Online resources offer new ways for students to learn information

By Halie Wingo
Opinion Editor

WCHS students and teachers are no strangers to the online applications used to help students learn information. According to Training Magazine, 96.64 percent of students that took an e-learning course received a passing grade. Entertaining online games like Kahoot and Quizlet Live engage students and help them learn by completing multiple choice activities and participating in fun e-learning games can keep students interested in their education. Many online games can help students learn and retain information for tests and quizzes by having students solve a problem, choose the correct answer or just have extra information on a page for students for easy access.

Economics teacher Casey Moeller uses online applications like Quizizz, Kahoot, Quizlet, Schoology and Google applications in her classroom to help students further their education and learn the information they need. They also help teachers know who needs more practice.

“They are tools that help engage students or reinforce the concepts that we are teaching. Some of these also help us collect and analyze student achievement data,” Moeller said.

Teachers like Moeller also understand that these tech tools are helpful, but sometimes going “back to the basics” is important, too.

“Writing is one of the best ways to help your brain learn something, so if students are only relying on these to learn, I think it isn’t beneficial. Some students might also struggle a little more with organization when taking an exam on the computer. Sometimes kids don’t have a method to remember which questions to go back to before submitting,” Moeller said.

Senior Allison Wallace is in Moeller’s class and uses these applications in her class often to prepare for tests and practice for the future.

“They prepare me for test questions and help me better understand the material,” Wallace said.

WCHS E-Learning Coach Christa Rinehold is also aware of the applications teachers use in their classrooms and suggests these to other teachers to help students.

“Peardeck, Padlet, Flipgrid, EdPuzzle, G-suite applications, Quizlet, Kahoot, Quizizz, Canva, Google Classroom and many more,” Rinehold said.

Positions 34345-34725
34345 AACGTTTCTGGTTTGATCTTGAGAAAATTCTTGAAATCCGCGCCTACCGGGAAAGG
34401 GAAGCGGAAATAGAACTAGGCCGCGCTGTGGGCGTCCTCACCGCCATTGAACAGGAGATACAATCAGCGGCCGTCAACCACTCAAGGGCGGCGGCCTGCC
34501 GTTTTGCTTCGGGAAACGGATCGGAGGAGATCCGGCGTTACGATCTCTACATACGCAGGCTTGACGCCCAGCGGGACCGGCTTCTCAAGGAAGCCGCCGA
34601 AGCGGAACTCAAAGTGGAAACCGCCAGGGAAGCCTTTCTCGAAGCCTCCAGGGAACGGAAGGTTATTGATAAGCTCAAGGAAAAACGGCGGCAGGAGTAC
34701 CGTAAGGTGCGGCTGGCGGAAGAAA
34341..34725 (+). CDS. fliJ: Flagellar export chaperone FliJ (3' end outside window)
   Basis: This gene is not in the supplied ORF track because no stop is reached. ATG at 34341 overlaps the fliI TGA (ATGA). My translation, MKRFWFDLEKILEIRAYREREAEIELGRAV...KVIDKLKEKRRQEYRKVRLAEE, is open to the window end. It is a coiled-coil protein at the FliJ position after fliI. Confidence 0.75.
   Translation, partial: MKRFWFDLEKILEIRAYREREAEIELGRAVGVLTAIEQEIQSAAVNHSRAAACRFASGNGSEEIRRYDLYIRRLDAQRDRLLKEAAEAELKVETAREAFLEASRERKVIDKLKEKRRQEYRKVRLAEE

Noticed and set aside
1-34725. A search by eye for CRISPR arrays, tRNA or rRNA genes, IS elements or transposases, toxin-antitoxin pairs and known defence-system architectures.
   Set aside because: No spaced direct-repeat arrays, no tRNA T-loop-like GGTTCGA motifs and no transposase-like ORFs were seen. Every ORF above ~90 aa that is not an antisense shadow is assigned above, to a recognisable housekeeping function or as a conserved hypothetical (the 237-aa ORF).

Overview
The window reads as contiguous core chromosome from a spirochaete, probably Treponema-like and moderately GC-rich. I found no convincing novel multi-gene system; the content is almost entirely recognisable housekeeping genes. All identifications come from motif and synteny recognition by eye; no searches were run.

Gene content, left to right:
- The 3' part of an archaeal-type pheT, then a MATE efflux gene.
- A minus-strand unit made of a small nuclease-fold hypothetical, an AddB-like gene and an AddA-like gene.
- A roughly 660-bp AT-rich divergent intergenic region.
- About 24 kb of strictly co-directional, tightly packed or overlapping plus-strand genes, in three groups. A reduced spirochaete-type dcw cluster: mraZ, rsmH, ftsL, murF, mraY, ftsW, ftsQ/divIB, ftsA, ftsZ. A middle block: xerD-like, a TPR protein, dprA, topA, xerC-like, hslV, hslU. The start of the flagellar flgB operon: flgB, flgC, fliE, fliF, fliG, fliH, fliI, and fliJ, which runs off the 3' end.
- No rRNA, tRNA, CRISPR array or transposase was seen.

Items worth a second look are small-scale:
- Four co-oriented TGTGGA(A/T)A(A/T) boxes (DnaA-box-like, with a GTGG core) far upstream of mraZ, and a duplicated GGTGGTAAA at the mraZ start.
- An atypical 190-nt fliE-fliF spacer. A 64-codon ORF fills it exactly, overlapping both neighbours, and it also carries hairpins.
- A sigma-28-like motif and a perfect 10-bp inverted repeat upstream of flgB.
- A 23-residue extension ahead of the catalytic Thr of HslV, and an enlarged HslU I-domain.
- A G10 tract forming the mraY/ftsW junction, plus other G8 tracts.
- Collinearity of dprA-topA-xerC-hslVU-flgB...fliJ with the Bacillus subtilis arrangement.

Teachers and students benefit from the use of these online applications because they are entertaining and engaging for students. Teachers can see the students’ progress and help them review what they see is an overall problem for each individual student or the class.

“Teachers benefit because many of the applications can help track students’ progress and comprehension, as well as deliver immediate and more meaningful feedback. Technology integration engages students and creates active learners. No one learns in the same way or at the same pace, but technology can level-set the classroom,” said Rinehold.

As e-learning grows, Rinehold says she cannot pick one application that helps students the most, because different students and situations can benefit from different applications and environments.

“I can’t pick just one. As the e-learning coach, I love so many of the technology tools available. Certain tools work best in certain situations,” Rinehold said.

Rinehold has seen firsthand how these online applications can help make every student an active and engaged student in the classroom, though some teachers do not use these resources enough to help their students.

“Technology can help students become active participants in their learning,” Rinehold said.

In these games and applications, the correct answer is shown and used to help students correct their mistakes and make sure they know the correct answer.

“They help by showing you the correct answer, which helps you understand the material,” Wallace said.

These online applications used in classes are useful and helpful to teachers to gain progress reports and students understanding of the material for students.

Students can learn new information and review before tests to help themselves improve their grades and their understanding of materials in class. With Chromebooks, students have access to more tools.


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